“Although the clerk’s office displays the signs stating that her office is under video and audio surveillance, and although she has been quoted in a newspaper article saying that she had placed cameras in her office, and despite the presence of a clearly visible white Samsung camera in her office for which there are documented receipts,” Lawrence said, “she stated to the police yesterday ... that there was no surveillance footage of the incident, and thus no charges were filed.”
As Lukasik sat in silence, Lawrence hammered the clerk for not fulfilling records requests for residents and not attending bid openings for road district projects.
“I’d like to officially request an item be added to next month’s meeting agenda to address the clerk’s ability to perform her official duties, fulfill the document requests of this board, and of the public and ensure the safety of all individuals in contact with her,” Lawrence said.
A woman in the audience yelled, “Can we see the bruises?”
“Yes, you can,” Lawrence said. “See me after the meeting.”
The clerk sat in silence at the meeting, but Lukasik shared her side of the story with the Northwest Herald.
“I tried to diffuse the situation, I asked her to leave,” Lukasik said. “I closed the door, and she put her foot in there. She blocked me in the door. I walked past her and brushed up against her. Now she says she’s got a bruise. Report it. If you’re going to block somebody in, what do you want me to do? It’s like those people who jump in front of a car. What are you trying to do? Get an insurance claim?”
Embattled in a lawsuit against Highway Commissioner Andrew Gasser over allegations that she intended to destroy township documents to cover up wrongdoing by his predecessor, Bob Miller, Lukasik said bickering has been a constant since she took office.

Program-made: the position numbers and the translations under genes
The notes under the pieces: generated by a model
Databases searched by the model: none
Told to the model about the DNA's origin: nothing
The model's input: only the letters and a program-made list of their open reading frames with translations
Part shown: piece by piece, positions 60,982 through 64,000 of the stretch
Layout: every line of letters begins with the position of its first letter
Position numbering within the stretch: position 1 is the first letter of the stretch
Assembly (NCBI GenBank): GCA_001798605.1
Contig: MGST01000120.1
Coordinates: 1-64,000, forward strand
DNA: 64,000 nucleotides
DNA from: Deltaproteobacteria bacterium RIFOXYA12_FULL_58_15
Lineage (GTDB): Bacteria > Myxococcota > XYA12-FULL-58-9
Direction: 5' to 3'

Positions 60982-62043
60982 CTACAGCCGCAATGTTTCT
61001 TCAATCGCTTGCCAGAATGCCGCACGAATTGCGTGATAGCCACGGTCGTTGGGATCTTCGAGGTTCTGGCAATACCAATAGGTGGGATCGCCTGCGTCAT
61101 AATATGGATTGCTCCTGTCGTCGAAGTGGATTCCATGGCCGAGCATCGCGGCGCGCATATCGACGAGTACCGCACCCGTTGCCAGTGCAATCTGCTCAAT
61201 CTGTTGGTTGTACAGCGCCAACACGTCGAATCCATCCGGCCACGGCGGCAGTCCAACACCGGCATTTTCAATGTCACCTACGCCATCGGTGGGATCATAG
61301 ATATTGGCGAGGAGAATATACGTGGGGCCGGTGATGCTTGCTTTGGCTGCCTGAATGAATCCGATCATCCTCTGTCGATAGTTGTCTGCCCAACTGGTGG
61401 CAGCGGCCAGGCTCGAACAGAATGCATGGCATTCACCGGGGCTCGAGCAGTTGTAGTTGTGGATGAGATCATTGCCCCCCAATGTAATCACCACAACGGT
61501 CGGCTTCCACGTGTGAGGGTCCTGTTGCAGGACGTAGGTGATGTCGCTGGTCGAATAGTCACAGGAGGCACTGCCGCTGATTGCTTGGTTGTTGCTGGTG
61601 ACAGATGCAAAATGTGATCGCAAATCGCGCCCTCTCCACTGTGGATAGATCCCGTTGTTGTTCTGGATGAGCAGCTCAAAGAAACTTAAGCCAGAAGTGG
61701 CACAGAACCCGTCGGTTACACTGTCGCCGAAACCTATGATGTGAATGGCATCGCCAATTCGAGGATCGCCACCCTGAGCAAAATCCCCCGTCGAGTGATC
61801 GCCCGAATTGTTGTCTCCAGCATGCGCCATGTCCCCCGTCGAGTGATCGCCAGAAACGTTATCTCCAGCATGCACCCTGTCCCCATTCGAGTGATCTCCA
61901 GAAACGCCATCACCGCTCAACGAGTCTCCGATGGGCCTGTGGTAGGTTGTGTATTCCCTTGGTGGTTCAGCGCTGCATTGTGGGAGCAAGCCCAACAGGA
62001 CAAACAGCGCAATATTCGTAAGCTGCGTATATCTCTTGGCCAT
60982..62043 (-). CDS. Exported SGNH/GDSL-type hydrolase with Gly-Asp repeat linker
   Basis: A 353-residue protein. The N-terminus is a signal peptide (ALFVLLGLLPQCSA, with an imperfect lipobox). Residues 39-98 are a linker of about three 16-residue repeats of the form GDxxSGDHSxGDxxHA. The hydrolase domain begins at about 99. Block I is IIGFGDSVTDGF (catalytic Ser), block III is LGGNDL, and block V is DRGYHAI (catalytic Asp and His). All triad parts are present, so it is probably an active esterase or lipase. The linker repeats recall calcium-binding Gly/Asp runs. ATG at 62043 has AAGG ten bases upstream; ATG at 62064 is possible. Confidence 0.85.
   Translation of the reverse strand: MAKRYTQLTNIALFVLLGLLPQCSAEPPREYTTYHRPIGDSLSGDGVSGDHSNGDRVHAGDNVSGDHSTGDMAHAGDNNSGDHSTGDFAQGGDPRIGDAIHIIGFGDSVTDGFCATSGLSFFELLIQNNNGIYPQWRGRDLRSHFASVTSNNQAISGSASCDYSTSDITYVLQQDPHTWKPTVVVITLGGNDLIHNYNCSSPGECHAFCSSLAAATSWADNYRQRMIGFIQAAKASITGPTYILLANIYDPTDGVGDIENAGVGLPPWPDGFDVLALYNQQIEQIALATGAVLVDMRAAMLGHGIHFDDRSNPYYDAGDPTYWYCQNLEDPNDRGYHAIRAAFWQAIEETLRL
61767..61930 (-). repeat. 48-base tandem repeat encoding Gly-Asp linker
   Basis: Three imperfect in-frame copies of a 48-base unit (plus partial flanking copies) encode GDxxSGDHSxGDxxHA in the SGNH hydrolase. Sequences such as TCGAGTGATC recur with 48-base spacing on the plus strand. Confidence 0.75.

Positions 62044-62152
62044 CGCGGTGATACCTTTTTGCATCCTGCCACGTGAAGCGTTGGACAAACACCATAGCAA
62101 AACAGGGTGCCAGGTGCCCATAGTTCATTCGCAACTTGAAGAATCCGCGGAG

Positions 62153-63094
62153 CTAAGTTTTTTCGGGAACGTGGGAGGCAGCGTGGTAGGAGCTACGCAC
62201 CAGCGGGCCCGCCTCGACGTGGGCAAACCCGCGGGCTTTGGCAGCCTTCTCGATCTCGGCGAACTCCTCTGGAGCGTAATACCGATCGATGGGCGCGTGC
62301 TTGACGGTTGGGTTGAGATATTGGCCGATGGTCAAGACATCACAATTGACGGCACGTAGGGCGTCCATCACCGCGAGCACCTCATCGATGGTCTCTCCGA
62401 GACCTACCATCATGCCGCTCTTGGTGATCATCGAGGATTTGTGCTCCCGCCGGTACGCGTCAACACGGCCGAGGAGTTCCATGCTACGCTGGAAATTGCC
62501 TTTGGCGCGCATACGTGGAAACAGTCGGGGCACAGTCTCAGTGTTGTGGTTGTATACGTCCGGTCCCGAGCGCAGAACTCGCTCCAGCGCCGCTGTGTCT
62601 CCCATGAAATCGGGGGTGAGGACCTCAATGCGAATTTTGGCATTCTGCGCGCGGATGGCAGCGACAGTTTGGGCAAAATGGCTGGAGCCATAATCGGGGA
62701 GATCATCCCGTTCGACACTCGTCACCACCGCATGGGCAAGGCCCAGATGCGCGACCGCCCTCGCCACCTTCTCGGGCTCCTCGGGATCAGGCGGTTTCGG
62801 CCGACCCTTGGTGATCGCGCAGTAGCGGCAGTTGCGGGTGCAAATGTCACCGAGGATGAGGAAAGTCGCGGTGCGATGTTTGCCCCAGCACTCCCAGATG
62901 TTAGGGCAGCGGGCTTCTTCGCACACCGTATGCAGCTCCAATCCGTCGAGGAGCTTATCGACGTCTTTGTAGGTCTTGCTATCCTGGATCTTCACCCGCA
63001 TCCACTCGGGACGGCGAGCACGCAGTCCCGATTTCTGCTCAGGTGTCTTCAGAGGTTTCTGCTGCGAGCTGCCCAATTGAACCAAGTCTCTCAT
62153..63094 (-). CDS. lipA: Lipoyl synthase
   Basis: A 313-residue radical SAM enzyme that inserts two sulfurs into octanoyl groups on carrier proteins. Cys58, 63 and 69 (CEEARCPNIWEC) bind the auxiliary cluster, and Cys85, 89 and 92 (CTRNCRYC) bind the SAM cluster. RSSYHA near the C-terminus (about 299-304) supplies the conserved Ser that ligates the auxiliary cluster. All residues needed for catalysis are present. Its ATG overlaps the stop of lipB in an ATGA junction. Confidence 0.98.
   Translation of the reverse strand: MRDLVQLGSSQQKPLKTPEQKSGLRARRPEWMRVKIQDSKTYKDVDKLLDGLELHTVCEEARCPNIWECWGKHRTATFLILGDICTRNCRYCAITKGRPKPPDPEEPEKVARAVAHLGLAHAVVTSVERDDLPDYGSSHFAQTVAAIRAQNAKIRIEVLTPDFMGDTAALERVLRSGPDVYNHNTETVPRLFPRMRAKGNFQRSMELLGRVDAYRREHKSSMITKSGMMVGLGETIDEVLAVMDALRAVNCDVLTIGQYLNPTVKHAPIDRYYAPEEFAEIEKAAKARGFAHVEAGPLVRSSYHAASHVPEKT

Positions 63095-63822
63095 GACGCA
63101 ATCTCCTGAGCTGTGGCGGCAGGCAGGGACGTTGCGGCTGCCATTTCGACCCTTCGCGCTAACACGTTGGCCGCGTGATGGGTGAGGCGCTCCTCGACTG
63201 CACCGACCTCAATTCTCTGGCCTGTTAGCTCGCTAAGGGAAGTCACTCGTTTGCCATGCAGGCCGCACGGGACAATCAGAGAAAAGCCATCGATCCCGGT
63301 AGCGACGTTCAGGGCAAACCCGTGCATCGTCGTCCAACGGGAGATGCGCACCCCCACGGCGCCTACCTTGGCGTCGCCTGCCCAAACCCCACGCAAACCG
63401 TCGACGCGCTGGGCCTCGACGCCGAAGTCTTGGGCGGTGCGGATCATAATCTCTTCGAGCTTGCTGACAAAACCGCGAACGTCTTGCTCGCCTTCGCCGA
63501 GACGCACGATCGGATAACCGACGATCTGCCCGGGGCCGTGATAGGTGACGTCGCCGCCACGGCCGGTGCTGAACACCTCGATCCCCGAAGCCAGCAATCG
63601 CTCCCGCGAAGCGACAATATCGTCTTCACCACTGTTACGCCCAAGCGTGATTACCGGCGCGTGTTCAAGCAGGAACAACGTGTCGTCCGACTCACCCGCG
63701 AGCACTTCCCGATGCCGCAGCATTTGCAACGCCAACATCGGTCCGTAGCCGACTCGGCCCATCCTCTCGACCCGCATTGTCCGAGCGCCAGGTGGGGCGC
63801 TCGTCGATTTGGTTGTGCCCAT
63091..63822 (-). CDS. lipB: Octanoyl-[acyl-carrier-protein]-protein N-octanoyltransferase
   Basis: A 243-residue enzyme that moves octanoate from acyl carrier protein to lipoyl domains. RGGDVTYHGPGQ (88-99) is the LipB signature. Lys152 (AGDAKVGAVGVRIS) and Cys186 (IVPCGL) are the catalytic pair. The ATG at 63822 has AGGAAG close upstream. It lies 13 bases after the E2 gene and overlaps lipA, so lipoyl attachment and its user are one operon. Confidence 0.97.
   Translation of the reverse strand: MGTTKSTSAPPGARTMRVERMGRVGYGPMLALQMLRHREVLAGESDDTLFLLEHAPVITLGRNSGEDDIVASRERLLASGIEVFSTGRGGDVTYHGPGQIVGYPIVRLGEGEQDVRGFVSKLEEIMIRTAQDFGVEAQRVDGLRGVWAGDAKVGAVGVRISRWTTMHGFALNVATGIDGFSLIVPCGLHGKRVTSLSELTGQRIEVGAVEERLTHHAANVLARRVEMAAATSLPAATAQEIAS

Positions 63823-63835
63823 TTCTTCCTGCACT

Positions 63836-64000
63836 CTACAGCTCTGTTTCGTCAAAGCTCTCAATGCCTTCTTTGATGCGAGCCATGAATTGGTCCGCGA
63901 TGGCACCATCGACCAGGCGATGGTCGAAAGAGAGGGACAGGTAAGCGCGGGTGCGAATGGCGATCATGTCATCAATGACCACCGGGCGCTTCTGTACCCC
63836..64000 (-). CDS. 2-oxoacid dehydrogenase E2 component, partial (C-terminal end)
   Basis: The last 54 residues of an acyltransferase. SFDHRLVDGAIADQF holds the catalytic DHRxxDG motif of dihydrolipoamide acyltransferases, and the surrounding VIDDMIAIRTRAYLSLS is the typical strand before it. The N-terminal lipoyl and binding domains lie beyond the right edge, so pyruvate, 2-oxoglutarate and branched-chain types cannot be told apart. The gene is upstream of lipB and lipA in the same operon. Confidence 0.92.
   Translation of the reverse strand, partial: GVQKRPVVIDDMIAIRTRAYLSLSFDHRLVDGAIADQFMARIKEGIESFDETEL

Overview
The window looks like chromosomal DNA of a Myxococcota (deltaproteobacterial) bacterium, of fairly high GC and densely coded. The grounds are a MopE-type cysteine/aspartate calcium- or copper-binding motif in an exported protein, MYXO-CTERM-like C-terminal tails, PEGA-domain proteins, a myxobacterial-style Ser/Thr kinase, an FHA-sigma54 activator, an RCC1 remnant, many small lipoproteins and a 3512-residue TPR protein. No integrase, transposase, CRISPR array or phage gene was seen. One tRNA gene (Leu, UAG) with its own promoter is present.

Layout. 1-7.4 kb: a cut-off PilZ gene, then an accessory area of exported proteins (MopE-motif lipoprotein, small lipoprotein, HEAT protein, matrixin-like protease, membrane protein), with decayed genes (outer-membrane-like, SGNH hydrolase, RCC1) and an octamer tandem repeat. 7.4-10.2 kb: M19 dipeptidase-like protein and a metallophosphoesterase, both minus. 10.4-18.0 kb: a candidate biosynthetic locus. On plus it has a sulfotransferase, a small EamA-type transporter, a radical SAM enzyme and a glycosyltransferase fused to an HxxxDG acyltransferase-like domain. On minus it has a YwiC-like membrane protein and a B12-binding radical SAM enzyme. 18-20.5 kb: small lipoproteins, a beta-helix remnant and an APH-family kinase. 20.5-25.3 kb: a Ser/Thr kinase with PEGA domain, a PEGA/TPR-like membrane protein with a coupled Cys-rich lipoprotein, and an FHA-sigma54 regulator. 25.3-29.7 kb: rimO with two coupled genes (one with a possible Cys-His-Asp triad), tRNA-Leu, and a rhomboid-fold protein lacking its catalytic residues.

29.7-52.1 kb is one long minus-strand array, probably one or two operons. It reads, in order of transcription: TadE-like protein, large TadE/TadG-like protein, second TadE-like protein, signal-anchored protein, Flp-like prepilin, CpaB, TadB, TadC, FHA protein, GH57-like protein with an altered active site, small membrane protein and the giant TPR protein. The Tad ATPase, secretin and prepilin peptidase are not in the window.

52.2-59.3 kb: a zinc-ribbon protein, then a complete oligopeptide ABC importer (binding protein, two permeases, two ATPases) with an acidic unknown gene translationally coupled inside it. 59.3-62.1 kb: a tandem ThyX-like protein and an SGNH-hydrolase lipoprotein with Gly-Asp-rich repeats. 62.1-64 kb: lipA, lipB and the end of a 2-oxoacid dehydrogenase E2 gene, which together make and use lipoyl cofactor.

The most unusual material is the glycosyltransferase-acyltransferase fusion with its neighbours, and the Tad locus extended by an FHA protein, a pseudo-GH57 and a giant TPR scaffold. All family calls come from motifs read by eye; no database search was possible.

“She constantly tries to bait me to react to her actions,” Lukasik said. “I didn’t do anything to her. If she would leave me alone and let me do my job, I would work just fine with her.”
Since Lukasik took office in May, the clerk has spent $40,719.53 on legal services, according to October financial records. Gasser has spent $135,676.40 for lawyers working on multiple lawsuits – already $40,000 more than the road district’s total annual budget for legal fees.
The infighting has annoyed Township Trustee Dave Chapman, who said he wishes everyone could get along and focus on doing right by taxpayers.
“Everybody flies to the extreme rather than trying to find things we have common ground on,” Chapman said. “That’s what’s happening in our township and that’s what’s happening in our country. We need to find common ground. It’s going to be tough sometimes, but that’s what we need to do to serve our residents.”
The infighting, Chapman said, has done nothing but distract elected officials from doing their jobs.
“We need to stop going for the throat,” Chapman said.
Little can be gained from petty politics — a practice that could lead to the demise of a township, said Kurt Thurmaier, director of Northern Illinois University’s Division of Public Administration.
“These are the kinds of squabbles that lead people to ask why do we even have Algonquin Township?” Thurmaier said. “If the township is spending township tax dollars on political squabbles and infighting, what’s the added value of having this elected body if the same jobs could be done as effectively by the county?”